Stirling Latin American and Caribbean Research Group
This research group was initiated by Sabine Dedenbach-Salazar in 2006 in order to bring together the multiple interests in Latin American and Caribbean Studies. Besides the members of staff who teach and carry out research in Spanish and Latin American Studies, it incorporates several colleagues across the university with research interests in these geographical-cultural areas.
Research interests in Latin America and/or the Caribbean at Stirling
(in alphabetical order)
Prof Isobel Anderson (Applied Social Science)
Housing policies, Cuba/Latin America
Dr Sabine Dedenbach-Salazar Sáenz (Literature and Languages)
Amerindian Studies, focus on Andean ethnohistory and indigenous languages
Dr Guillermo Olivera (Literature and Languages)
Visual culture studies and discourse studies, Argentina
Dr Samantha Punch (Applied Social Science)
Rural childhoods and migration in Bolivia
Dr Gemma Robinson (English Studies)
Caribbean postcolonial literatures and cultures
Latin American Studies activities
in the Faculty of Arts & Humanities
We have expanded the academic provision of Latin American culture so that roughly 50 percent of academic staff teaching Hispanic/Latin American cultures offer teaching with a Latin American or at least Atlantic focus.
The undergraduate modules for Spanish and Latin American Studies provide over 500 student places, and in the first two-years it is presently compulsory for half of the culture tuition to be focused on Latin America; beyond that students make choices, with about half of the option modules at any time having a Latin American or at least Atlantic focus.
Our two language assistant positions are deployed so that one of the two is a native Latin American speaker.
Stirling University has student exchange programmes in Latin America with the Universidad La Salle, Mexico; the Pontificia Universidad Católica de Chile, Santiago de Chile, and the Universidad Nacional de Córdoba, Argentina.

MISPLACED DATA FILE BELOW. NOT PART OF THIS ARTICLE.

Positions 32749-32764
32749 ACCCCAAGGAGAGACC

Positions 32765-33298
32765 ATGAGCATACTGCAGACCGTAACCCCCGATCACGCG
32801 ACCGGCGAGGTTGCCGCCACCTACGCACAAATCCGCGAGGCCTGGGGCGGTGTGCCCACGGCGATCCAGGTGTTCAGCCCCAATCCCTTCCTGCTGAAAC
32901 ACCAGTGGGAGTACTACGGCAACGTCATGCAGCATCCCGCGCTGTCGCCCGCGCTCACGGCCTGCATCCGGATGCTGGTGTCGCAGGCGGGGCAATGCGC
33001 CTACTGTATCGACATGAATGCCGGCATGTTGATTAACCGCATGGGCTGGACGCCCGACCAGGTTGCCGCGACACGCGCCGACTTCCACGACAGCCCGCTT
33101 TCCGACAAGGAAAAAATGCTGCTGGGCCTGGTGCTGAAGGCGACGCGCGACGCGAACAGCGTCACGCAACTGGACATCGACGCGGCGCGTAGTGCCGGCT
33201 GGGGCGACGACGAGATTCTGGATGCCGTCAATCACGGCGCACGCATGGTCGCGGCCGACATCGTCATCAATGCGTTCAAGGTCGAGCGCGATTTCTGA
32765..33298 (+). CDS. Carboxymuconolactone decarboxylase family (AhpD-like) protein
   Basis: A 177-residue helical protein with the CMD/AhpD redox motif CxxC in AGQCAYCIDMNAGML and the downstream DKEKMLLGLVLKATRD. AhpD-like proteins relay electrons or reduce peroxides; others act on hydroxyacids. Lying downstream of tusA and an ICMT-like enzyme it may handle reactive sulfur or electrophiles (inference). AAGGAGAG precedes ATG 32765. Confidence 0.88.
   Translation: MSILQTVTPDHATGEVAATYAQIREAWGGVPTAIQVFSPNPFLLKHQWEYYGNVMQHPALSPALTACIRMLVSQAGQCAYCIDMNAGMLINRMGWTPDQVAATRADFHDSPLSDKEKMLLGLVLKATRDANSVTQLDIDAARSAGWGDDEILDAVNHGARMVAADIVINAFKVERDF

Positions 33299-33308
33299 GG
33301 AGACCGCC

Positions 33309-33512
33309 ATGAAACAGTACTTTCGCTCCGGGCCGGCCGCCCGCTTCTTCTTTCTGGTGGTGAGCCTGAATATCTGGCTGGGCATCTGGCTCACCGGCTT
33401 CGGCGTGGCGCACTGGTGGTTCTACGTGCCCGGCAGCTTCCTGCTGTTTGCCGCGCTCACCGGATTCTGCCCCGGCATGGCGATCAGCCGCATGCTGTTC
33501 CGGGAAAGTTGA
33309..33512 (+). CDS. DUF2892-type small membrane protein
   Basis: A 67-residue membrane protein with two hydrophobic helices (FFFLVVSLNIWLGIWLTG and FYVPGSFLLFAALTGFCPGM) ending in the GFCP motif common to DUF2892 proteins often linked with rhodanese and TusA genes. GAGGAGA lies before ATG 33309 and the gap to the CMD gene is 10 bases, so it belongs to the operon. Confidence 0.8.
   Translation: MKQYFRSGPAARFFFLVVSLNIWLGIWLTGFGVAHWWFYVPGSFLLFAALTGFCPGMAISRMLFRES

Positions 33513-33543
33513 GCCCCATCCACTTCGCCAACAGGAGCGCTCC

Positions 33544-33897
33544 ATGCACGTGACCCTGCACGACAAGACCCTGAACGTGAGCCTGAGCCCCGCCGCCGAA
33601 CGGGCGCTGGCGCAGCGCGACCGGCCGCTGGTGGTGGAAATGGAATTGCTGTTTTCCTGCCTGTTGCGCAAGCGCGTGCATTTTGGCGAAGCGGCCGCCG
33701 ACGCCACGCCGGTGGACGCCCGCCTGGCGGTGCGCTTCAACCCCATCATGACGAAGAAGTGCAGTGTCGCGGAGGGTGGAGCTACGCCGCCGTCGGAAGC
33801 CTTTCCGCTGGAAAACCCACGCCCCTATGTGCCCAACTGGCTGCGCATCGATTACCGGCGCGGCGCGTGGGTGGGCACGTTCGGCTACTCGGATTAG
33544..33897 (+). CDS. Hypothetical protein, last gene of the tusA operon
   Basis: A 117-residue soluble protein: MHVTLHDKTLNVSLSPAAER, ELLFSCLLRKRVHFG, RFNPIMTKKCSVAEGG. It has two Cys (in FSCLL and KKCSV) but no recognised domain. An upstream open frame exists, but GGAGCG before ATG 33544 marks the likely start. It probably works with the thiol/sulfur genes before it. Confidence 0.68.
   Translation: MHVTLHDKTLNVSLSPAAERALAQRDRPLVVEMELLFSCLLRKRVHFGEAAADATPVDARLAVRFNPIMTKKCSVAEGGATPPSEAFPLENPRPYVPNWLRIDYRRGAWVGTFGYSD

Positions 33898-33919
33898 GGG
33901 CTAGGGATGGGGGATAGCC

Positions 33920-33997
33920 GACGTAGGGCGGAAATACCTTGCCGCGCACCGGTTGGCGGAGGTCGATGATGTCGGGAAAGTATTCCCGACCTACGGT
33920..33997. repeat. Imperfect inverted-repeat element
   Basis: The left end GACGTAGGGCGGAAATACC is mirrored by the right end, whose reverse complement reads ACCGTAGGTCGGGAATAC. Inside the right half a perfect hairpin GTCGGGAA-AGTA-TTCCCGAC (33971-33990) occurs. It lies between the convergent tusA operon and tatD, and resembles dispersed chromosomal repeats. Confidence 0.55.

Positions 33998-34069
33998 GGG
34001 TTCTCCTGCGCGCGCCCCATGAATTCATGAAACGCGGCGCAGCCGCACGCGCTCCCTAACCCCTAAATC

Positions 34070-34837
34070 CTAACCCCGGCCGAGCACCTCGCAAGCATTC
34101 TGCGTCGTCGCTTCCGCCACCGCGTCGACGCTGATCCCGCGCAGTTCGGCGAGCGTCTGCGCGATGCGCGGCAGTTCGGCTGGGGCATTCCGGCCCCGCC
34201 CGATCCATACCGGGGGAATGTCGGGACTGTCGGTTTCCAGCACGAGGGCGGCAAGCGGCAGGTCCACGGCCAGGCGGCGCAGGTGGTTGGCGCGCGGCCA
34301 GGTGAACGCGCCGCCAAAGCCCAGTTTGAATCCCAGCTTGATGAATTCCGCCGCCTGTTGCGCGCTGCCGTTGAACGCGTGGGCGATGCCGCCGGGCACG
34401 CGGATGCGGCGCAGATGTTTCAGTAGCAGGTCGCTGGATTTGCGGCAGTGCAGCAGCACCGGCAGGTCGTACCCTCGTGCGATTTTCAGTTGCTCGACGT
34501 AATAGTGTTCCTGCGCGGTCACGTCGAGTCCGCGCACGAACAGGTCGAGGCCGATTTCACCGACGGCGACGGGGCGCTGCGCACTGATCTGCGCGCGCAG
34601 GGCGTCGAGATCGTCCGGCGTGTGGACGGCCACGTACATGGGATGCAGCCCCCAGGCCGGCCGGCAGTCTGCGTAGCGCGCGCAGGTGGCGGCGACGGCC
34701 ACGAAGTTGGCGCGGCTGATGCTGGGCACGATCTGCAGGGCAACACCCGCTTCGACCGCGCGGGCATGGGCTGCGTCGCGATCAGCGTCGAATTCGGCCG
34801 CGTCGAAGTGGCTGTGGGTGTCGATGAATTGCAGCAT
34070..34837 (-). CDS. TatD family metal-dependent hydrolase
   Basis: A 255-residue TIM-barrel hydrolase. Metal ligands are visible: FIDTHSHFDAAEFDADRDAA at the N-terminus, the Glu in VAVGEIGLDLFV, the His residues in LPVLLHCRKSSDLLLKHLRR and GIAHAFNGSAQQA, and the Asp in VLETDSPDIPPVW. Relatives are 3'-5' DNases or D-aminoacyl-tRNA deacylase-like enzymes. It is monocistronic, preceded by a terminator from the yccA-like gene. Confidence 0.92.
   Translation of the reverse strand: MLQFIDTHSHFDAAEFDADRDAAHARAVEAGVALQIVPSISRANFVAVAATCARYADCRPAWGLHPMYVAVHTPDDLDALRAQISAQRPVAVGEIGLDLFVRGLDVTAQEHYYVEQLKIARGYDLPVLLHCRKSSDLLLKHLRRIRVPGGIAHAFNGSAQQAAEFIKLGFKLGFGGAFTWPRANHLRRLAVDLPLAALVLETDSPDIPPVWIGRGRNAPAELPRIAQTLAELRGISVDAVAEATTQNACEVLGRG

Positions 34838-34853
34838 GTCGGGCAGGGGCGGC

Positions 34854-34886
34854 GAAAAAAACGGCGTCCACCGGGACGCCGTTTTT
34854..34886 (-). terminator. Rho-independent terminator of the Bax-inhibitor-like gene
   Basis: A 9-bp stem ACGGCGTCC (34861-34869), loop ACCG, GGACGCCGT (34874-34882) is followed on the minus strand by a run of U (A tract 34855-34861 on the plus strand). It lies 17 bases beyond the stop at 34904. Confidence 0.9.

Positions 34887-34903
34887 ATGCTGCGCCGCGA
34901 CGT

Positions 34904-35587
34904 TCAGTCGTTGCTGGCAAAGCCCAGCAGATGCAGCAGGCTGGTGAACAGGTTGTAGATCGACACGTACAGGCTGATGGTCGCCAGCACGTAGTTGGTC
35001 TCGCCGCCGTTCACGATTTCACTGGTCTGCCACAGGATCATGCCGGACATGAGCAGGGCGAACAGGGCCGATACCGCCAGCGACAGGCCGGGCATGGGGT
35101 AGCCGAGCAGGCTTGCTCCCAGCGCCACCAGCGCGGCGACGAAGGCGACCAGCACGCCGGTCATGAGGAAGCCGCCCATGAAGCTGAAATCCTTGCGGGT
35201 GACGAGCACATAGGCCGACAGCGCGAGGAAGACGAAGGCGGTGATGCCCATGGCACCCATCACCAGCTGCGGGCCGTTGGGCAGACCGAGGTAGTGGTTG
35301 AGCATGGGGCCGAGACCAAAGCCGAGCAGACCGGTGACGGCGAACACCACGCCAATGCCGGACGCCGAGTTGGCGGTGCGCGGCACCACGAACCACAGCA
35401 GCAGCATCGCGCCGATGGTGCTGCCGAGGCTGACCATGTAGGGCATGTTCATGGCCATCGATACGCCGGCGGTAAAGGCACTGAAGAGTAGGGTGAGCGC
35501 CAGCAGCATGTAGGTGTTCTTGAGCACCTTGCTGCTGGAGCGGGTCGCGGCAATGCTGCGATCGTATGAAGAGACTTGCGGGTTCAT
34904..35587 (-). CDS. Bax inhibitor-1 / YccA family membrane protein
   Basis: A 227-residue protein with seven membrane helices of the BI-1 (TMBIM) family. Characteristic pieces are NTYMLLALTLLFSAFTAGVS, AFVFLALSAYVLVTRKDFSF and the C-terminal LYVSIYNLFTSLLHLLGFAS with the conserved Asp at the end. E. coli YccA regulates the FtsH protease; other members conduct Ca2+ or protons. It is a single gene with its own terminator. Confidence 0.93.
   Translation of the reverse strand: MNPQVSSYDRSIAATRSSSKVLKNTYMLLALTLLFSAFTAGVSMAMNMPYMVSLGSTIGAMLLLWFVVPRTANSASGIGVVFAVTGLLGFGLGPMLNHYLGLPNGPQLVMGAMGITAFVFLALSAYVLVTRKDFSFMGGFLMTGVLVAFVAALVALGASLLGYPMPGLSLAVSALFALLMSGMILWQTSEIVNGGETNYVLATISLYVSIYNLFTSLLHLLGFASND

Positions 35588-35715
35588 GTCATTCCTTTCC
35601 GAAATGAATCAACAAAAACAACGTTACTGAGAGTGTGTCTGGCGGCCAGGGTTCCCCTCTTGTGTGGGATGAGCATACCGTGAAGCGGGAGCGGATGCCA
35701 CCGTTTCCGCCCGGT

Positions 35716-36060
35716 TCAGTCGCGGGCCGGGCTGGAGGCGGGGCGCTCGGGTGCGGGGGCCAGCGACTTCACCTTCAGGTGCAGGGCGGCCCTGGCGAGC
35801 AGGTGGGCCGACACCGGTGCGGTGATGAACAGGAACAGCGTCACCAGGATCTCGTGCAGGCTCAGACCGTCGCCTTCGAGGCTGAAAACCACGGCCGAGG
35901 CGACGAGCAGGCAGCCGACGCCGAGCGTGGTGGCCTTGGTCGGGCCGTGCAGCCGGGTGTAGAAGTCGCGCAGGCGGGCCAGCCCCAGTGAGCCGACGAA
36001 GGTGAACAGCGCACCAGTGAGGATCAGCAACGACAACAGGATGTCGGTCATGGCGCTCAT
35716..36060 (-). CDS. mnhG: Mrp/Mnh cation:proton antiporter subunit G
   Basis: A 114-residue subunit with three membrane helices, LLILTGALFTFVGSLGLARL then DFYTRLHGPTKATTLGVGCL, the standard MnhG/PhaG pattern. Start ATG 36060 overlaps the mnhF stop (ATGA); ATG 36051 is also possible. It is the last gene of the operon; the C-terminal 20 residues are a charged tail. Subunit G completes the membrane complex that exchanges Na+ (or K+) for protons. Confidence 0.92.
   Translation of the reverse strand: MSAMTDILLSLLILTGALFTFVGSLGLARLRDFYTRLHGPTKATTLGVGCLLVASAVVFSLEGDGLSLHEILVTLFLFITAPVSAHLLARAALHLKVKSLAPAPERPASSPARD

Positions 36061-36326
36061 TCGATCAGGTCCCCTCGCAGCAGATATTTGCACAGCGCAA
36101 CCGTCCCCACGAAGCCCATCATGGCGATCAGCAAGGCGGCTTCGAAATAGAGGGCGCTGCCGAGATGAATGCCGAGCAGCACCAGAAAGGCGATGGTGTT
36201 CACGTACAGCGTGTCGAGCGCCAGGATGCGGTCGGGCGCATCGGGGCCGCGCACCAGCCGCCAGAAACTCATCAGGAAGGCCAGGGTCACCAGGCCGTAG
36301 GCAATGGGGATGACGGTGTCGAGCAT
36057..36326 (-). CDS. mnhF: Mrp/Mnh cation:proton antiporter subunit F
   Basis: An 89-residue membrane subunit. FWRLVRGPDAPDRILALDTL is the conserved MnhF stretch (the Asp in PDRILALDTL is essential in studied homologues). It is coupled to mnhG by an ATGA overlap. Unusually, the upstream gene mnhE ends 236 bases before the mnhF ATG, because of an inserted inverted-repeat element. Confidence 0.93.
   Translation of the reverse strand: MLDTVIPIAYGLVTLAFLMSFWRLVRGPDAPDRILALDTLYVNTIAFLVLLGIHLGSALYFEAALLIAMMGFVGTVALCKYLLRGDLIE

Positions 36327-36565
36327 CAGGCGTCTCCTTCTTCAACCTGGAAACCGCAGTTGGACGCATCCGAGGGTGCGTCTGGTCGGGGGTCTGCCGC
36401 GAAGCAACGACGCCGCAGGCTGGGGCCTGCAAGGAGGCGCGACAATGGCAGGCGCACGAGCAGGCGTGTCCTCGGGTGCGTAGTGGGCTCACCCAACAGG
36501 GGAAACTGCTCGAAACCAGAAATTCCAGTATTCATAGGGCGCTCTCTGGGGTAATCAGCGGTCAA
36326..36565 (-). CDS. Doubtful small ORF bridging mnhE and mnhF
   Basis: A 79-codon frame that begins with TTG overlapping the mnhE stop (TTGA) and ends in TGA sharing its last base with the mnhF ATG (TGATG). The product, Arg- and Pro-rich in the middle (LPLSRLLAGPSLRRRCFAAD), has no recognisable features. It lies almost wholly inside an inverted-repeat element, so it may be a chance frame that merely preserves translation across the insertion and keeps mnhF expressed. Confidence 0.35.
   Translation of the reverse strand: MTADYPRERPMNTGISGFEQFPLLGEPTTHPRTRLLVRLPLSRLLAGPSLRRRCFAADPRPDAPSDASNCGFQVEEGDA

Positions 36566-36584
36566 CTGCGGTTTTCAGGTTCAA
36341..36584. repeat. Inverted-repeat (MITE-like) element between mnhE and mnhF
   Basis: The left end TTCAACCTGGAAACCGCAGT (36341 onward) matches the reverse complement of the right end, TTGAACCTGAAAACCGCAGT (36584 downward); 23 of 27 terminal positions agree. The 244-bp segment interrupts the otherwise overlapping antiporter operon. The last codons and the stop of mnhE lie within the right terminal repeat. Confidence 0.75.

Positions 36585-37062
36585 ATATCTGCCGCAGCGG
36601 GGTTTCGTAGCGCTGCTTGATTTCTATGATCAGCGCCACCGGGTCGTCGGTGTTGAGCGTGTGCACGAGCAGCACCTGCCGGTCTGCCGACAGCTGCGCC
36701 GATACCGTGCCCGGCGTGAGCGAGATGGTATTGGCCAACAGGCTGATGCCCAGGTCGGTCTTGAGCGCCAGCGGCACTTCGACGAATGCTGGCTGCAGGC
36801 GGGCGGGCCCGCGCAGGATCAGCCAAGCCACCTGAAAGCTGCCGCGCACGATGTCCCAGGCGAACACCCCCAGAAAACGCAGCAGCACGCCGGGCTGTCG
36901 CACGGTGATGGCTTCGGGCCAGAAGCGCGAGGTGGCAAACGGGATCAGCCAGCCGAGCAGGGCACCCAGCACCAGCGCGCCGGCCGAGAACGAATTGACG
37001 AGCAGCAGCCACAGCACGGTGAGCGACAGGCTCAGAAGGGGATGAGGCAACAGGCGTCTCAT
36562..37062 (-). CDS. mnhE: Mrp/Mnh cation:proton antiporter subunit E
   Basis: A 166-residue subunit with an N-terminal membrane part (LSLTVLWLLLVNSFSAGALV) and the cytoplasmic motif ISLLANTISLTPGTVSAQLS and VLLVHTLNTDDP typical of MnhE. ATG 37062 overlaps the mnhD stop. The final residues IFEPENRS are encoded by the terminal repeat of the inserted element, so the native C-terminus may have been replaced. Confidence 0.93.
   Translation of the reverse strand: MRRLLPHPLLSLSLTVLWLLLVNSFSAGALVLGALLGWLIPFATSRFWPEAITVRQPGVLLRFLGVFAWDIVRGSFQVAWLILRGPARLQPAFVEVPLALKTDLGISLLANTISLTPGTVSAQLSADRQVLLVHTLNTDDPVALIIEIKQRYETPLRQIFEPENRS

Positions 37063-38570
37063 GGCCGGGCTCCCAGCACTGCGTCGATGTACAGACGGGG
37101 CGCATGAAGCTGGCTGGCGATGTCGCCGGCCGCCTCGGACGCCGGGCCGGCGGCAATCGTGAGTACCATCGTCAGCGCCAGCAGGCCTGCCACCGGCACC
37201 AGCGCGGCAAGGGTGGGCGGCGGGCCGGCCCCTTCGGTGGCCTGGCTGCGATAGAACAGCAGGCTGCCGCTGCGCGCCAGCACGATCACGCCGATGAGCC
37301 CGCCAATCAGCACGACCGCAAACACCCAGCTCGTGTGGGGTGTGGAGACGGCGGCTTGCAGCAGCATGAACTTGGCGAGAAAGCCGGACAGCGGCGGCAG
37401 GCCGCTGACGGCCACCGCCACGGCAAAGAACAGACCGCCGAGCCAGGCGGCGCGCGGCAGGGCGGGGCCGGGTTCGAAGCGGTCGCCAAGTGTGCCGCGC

Latin American language and culture can be studied in:
Simposio 06/4. “Dios(es) y diablo(s) – La traducción de conceptos cristianos e indígenas en textos religiosos de las Américas”, organised by S. Dedenbach-Salazar and K. Hannß, 56th International Congress of Americanists, Salamanca, 2018
October 2012: Latin American Women Writers, Artists and Filmmakers, Research workshop
Stirling hosted the “Annual Conference of the Association of Hispanists of Great Britain and Ireland” (AHGBI) in spring 2012
International symposium: European-indigenousTrans/Mission: Translation Strategies in Colonial Latin America, Latin American Institute, Free University of Berlin, 26-28 October 2011, co-organised by S. Dedenbach, E. Ruhnau and I. Kummels (contact email@example.com). Publication: La transmisión de conceptos cristianos a las lenguas amerindias: Estudios sobre textos y contextos de la época colonial, S. Dedenbach-Salazar Saénz (ed.). Sankt Augustin: Academia Verlag 2016
May 2011: Andean Studies in the United Kingdom: Work in progress and perspectives, Research workshop
May 2010: Monsters, Research workshop
October 2009: Death and the Dead in Latin America, Research workshop
May 2008: Roundtable workshop on Latin American Studies in Scotland
March 2006: Latin American Studies in Scotland: The State of the Question (supported with SLAS funds). The purpose of the symposium was to identify and discuss the fundamental issues concerning Latin Americanists in Scottish universities in the twenty-first century, in this way defining and interrogating the field of Latin American Studies in Scotland
Research funding received and projects
Sabine Dedenbach-Salazar Sáenz: The documentation and description of the Chipaya language (Bolivia), Volkswagen Foundation/DOBES (2005-2007).
Guillermo Olivera: Publication Grant from the Carnegie Trust
Laboratorios de la mediatización: La experimentación con materiales mediáticos, la teoría y la crítica cultural argentina, 1965–1978. Bern-Berlin-Bruxelles-Frankfurt am Main-Oxford-Wien: Peter Lang, 2011.
Sabine Dedenbach-Salazar Sáenz: Trans/Mission of Christian Concepts into Amerindian Languages in the Colonial Era, Travel grant Carnegie Trust (2011).
Sabine Dedenbach-Salazar Sáenz: Interlacing Two Worlds, AHRC Fellowship (2012). See “The Power of Words: Translation, mistranslation and retranslation in the creation of Christian Quechua discourse in Colonial Peru”
SD, October 2019